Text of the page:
New moms crave information, whether it’s car-seat safety ratings, the pros and cons of pacifiers or how best to sooth a colicky infant.
So it’s a little surprising that many moms aren’t up to speed on how the Affordable Care Act could benefit them. The law has specific requirements targeting moms, including coverage for breast pumps and consultants to help breast-feeding mothers.
“So many moms don’t know about the benefit,” said Cary Seely, director of provider relations at Pumping Essentials, a California-based company selling supplies and services to assist in breast-feeding.
While many of the changes mandated by the Affordable Care Act will benefit low-income Americans by expanding access to health insurance, the Obama administration has tried to build support among a wide swath of the public. Officials routinely tout reforms included in the new law that are designed to help the middle class. Among them are provisions that mandate insurance coverage regardless of pre-existing conditions; allow adult kids to stay on their parents’ insurance plans until they’re 26; require free preventive services such as mammograms, colonoscopies and flu shots — and institute the breast-feeding provisions.
But in a recent poll, only 36 percent of Americans surveyed said the law “will make things better” for the middle class.
When Whitney Courson, of Seattle, was pregnant earlier this year with her first son, a friend advised her that her insurance might pay for a breast pump, which generally costs $200 to $400 for an electric model. She forgot about the tip, even putting the pump on her baby-gift registry, hoping someone would buy it for her. Then another parent mentioned the benefit at a childbirth class.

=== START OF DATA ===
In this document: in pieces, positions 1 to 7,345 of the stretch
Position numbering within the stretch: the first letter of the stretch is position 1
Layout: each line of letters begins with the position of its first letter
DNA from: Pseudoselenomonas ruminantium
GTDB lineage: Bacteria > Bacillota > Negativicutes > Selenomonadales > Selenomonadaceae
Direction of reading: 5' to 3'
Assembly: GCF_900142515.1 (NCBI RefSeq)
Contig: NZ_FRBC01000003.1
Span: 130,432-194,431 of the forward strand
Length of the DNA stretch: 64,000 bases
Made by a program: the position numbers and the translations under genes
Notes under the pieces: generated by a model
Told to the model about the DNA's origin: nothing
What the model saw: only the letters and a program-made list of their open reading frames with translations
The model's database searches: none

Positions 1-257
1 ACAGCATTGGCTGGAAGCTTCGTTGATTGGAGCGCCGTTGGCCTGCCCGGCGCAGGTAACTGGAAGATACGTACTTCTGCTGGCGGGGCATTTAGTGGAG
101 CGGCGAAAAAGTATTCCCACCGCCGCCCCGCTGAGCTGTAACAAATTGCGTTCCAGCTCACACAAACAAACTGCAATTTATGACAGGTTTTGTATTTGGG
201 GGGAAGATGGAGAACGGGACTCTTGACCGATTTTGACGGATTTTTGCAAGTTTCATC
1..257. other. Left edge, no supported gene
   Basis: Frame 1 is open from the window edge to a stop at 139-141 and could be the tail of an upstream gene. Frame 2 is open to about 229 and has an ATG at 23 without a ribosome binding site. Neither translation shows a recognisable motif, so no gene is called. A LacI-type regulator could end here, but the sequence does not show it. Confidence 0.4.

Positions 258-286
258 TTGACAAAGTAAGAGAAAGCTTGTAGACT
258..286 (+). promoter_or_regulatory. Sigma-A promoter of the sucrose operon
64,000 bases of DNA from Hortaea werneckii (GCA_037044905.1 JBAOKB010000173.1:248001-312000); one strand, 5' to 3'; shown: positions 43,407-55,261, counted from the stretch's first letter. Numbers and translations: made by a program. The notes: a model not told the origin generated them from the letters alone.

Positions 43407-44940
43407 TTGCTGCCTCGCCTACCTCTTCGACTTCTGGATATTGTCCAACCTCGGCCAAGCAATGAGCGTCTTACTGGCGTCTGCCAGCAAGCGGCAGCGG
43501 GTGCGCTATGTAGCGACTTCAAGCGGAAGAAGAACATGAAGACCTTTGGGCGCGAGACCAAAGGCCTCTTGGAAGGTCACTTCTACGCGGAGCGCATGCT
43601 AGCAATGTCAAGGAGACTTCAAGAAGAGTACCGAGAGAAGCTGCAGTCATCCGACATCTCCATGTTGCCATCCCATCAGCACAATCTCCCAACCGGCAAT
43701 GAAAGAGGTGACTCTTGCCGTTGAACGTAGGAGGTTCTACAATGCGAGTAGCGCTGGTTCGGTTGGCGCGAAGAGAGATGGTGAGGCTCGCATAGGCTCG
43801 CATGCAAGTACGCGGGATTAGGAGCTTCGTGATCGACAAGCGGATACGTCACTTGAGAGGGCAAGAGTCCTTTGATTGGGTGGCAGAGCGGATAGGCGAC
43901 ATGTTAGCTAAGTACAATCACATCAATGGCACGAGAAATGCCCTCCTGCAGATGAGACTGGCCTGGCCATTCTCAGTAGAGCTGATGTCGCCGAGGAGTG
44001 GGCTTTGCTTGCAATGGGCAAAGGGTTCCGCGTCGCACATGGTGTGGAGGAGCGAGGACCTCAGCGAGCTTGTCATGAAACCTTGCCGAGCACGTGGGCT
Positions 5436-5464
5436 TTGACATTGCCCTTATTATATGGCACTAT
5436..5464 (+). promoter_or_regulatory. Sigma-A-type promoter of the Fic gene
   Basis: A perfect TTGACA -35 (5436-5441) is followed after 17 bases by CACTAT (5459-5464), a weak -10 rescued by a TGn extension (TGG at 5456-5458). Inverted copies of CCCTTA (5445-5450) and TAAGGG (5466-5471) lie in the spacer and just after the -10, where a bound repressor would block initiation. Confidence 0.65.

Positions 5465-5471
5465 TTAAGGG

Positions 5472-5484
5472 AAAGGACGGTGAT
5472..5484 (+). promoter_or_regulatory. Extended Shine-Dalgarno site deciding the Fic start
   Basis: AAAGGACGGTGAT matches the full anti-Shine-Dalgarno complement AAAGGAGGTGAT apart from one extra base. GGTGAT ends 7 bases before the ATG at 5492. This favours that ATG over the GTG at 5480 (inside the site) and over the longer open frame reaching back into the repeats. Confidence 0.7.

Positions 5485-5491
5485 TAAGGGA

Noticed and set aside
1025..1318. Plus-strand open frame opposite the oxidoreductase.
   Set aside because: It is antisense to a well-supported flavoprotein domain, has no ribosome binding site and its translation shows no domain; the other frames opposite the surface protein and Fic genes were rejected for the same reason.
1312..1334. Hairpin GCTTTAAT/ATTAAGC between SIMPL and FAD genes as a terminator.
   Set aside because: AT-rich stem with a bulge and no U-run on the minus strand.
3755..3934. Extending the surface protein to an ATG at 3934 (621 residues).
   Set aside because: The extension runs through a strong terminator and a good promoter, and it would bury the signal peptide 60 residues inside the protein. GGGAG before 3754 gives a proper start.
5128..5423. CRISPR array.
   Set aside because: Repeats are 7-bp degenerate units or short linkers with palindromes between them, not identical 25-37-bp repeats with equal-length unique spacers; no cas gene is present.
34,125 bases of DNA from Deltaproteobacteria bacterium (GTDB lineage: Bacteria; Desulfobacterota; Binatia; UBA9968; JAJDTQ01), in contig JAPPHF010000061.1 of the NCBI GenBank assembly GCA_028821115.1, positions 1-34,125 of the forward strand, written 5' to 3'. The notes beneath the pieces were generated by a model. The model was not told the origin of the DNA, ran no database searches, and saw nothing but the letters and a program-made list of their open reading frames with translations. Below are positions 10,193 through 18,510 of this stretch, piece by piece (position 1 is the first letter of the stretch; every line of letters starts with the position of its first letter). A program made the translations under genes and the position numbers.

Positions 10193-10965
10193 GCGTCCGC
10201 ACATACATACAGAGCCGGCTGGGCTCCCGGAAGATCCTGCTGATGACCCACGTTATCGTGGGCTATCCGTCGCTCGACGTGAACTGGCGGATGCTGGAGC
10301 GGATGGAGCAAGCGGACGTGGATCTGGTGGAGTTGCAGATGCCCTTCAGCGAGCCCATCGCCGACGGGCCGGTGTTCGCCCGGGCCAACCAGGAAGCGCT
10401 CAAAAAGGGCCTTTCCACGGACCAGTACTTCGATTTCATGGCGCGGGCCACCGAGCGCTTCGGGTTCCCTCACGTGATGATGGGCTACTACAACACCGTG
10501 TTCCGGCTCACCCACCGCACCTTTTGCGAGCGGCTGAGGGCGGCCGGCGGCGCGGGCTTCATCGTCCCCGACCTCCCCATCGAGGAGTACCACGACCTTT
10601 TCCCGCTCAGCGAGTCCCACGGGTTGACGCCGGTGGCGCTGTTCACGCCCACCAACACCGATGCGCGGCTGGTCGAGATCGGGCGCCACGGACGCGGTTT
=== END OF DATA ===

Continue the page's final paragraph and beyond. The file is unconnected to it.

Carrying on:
This time, Courson called a representative at Premera Blue Cross, her insurance provider through her husband’s job at Amazon.com, and learned it would cover the cost of a breast pump. She bought one and had her baby, Nicholas, in July.
She loves the ability to pump and store milk so that she can bottle-feed her son when she needs to, or so that someone else can feed him in her absence.
“Now I’m telling everybody I know, ‘Call your insurance, this is amazing,’ ” she said.
The Affordable Care Act provision supporting breast-feeding went into effect for new health-insurance plans a year ago, but many plans didn’t incorporate the benefit until January 2013, when they were renewed.
One hurdle to more widespread use of the provision is the vague language used to describe it, leaving insurance companies to come up with their own interpretations of what it means.
Many plans require women to purchase their supplies from an approved medical-device provider, while other others will allow a mom to get reimbursed for a purchase made anywhere. Some will pay only for a handheld, nonelectric device, while others cover more premium pumps. The rule is even more unclear on the lactation-support provision, with no definition of who is qualified to assist a woman trying to breast-feed.
When Courson initially found breast-feeding difficult, she again turned to her insurance provider.
“I had so many questions and concerns. I wanted to see a lactation consultant so I called insurance just to see.”
Courson learned that she had coverage for counseling, and found a provider who would visit her home. Now more than a month after delivering Nicholas, breast-feeding is going well.
“Knowing this kind of care is available and covered … that is huge,” she said.